2. Being Human: a festival of the humanities 12–22 November 2015. Led by the School of Advanced Study, University of London, in partnership with the Arts & Humanities Research Council and the British Academy, Being Human is a national forum for public engagement with humanities research. The festival will highlight the ways in which the humanities can inspire and enrich our everyday lives, help us to understand ourselves, our relationships with others, and the challenges we face in a changing world, and foster world-class knowledge that is vibrant, vital, and accessible to all. For more information, please visit www.beinghumanfestival.org or follow the festival on Twitter at @BeingHumanFest 

3. The School of Advanced Study (SAS), University of London, is the UK’s national centre for the promotion and support of research in the humanities and celebrates its 20th anniversary in 2015. It was officially opened on 15 March 1995, by Sir Anthony Kenny as a federation of the University of London’s research institutes and, since then, has established itself as the UK’s national humanities hub, publicly funded to support and promote research in the humanities nationally and internationally. SAS and its member institutes offer unparalleled academic opportunities, facilities and stimulation across a wide range of subject areas for the benefit of the national and international scholarly community. In 2013-14, SAS: welcomed 743 research fellows and associates; held 2,081 research dissemination events; received 26.4 million visits to its digital research resources and platforms; and received 202,891 visits to its specialist libraries and collections. The School also leads the UK’s only nationwide festival of the humanities: Being Human. Find out more at www.sas.ac.uk or follow SAS on Twitter at @SASNews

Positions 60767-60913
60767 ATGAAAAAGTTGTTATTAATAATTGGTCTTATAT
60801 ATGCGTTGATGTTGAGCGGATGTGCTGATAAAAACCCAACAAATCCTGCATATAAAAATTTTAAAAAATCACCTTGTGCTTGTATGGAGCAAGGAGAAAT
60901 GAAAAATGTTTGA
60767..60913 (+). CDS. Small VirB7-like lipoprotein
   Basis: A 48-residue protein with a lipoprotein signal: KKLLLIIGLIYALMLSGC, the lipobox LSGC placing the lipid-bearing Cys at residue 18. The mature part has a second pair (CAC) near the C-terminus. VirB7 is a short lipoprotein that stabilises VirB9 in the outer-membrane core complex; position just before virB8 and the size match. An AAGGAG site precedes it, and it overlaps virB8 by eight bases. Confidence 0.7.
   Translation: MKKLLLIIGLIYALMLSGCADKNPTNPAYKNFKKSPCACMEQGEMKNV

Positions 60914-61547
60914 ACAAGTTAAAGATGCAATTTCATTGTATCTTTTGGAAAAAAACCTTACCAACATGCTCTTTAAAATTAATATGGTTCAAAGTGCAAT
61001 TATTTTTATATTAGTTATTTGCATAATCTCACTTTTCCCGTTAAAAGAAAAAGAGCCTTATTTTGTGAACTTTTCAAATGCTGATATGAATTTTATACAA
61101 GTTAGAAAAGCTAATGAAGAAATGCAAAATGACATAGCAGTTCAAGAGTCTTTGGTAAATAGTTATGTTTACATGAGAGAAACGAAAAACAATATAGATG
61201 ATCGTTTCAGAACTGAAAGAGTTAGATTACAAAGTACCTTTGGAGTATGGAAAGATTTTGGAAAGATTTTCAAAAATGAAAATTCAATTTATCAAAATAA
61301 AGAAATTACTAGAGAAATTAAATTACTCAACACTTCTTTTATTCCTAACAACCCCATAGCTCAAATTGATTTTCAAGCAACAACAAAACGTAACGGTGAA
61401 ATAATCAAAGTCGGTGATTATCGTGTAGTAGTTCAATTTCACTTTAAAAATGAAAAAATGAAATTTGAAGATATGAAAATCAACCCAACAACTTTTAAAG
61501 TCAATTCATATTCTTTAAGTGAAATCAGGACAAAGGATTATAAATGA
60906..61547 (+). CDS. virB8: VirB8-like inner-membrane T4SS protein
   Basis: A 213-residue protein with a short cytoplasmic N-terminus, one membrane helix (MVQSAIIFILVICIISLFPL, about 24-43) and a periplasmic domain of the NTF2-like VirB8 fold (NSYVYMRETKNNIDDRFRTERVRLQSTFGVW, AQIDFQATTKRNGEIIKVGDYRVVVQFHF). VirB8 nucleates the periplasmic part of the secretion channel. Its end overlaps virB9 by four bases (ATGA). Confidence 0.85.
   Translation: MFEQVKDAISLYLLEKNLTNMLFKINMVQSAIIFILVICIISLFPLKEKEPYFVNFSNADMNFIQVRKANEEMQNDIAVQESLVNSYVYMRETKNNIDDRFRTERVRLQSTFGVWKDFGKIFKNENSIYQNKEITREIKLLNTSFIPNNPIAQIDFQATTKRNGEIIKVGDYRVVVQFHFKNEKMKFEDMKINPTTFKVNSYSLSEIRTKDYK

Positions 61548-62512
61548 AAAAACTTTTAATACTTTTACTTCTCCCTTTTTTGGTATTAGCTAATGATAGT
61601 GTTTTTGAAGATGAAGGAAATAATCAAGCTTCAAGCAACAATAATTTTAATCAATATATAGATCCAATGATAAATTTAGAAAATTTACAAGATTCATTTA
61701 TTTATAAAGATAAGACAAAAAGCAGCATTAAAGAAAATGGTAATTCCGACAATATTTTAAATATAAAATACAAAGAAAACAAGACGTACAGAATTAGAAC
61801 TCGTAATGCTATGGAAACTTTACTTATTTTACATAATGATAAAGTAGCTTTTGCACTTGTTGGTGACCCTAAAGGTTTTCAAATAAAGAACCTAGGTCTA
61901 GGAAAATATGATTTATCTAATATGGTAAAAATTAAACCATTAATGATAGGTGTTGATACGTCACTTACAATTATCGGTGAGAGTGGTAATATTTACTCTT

4. The Arts & Humanities Research Council (AHRC) funds world-class, independent researchers in a wide range of subjects: ancient history, modern dance, archaeology, digital content, philosophy, English literature, design, the creative and performing arts, and much more. This financial year the AHRC will spend approximately £98m to fund research and postgraduate training in collaboration with a number of partners. The quality and range of research supported by this investment of public funds not only provides social and cultural benefits but also contributes to the economic success of the UK. www.ahrc.ac.uk  

5. The British Academy is the UK's expert body that supports and speaks for the humanities and social sciences – that rich variety of disciplines that study peoples, cultures and societies, past, present and future. It funds research across the UK and in other parts of the world, in disciplines ranging from archaeology to economics, from psychology to history, and from literature to law. The British Academy seeks to raise understanding of some of the biggest challenges of our time through policy reports, forums, conferences, publications and public events. The Academy receives around £30m a year in Government grants to support its work. But it operates autonomously as a Fellowship of more than 1,000 of the world's most eminent scholars in the humanities and social sciences, elected for their outstanding research. For more information, please visit www.britishacademy.ac.uk. Follow the British Academy on Twitter @britac_news. 

6. The Wellcome Trust is a global charitable foundation dedicated to improving health. We provide more than £700 million a year to support bright minds in science, the humanities and the social sciences, as well as education, public engagement and the application of research to medicine. www.wellcome.ac.uk